02 February 2019 | News
This year’s summit saw more than 200 early-career researchers gathering from 20 to 25 January at Nanyang Technological University (NTU).
Professor Ben Feringa, Nobel Prize in Chemistry (2016), at his plenary lecture at GYSS 2019
Singapore hosted the seventh edition of Global Young Scientists Summit (GYSS) recently. The annual event centres around the theme “Excite, Engage, Enable,” providing a platform for promising young scientists to interact with eminent researchers and technology leaders of today.
This year’s summit saw more than 200 early-career researchers gathering from 20 to 25 January at Nanyang Technological University (NTU). There, they had the opportunity to interact and learn from 16 prize-winning speakers — ten Nobel Prize laureates, three Fields Medallists, two winners of the Millennium Technology Prize, and one Turing Award recipient. The speakers represented a wide range of disciplines including physics, chemistry, mathematics, engineering and computer science.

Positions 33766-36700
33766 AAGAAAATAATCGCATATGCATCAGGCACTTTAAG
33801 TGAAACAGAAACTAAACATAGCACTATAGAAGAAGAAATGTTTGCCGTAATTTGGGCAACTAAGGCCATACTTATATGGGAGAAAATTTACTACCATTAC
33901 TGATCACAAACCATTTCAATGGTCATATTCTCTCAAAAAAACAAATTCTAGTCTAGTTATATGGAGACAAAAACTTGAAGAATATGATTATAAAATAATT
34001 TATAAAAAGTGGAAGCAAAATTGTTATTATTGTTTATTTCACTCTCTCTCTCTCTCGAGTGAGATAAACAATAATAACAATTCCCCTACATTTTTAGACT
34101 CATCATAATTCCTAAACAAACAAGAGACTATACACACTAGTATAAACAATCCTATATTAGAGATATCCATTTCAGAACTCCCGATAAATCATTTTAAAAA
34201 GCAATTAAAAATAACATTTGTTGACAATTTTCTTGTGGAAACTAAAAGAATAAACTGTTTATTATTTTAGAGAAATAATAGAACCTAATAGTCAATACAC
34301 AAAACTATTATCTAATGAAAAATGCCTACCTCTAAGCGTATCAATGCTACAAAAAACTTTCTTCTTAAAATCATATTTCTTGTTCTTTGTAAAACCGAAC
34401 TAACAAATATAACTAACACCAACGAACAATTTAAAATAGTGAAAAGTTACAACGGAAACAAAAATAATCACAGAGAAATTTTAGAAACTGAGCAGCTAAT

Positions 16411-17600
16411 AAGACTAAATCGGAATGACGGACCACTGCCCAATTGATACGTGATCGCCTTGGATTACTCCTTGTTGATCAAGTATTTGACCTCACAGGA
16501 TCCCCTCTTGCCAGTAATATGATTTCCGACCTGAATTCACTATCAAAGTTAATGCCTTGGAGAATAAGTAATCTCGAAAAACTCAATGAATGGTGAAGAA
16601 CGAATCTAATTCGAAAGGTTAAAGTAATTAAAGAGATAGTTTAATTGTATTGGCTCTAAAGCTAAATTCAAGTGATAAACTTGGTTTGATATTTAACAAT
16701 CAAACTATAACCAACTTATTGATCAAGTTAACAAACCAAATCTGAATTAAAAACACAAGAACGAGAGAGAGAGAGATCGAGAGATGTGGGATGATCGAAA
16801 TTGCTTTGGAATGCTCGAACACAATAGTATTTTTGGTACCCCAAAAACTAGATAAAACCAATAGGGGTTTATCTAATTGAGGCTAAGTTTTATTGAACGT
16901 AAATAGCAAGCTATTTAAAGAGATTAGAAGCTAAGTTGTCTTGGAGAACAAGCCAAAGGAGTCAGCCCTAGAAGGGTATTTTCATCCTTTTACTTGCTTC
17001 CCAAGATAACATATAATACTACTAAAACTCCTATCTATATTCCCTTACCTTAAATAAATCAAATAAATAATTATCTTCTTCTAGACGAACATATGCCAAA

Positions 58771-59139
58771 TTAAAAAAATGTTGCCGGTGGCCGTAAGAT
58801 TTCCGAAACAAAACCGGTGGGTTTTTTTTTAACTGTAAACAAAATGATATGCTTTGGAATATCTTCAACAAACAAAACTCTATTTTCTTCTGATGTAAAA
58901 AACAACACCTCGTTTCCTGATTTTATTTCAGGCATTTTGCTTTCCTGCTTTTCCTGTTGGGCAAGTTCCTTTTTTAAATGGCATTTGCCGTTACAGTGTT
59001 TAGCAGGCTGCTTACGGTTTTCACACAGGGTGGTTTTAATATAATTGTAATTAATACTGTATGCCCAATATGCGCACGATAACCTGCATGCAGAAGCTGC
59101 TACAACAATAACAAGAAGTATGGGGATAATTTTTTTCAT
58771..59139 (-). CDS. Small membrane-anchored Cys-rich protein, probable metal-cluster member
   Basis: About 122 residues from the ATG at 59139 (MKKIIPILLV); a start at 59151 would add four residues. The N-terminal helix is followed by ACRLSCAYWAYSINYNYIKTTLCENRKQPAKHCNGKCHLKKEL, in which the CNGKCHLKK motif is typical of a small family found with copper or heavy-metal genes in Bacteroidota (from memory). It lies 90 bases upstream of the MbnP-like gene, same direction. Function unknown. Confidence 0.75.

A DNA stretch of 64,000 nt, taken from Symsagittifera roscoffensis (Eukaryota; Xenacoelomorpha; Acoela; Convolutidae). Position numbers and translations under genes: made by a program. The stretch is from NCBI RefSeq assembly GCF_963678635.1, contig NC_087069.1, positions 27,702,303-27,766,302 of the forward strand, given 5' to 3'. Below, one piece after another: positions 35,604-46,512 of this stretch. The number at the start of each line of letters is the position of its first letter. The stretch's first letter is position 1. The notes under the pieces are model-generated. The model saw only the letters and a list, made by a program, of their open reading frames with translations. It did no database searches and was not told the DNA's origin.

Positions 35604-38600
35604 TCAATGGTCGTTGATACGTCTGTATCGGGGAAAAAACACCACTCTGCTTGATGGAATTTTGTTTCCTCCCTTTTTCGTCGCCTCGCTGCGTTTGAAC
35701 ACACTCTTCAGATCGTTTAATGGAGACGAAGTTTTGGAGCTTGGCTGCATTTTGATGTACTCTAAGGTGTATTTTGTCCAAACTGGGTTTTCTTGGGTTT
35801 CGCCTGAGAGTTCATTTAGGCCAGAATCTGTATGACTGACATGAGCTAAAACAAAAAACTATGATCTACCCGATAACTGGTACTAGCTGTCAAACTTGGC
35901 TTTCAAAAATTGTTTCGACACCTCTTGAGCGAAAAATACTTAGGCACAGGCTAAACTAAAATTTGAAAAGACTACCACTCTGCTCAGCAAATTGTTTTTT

“GYSS is an expression of the belief that there is benefit in providing a platform for fostering exchange among scientists of different generations, cultures and disciplines,” said Dr Tony Tan Keng Yam, patron of the summit and Singapore’s former president.
Over five days, the young scientists exchanged ideas with the distinguished speakers in a series of interactions ranging from plenary lectures, panel discussions, poster presentations, small group sessions and informal chats during breaks.
Beyond the sessions held at NTU, GYSS participants also visited numerous sites to learn more about Singapore’s local research and innovation ecosystem. These included trips to the local universities, the Agency for Science, Technology and Research, Singapore City Gallery, and NEWater Visitor Centre, among others. The visits were organised to showcase the important role science and innovation has played, and continues to play, in Singapore’s economic and social development, as well as how it has helped the island nation overcome its natural constraints.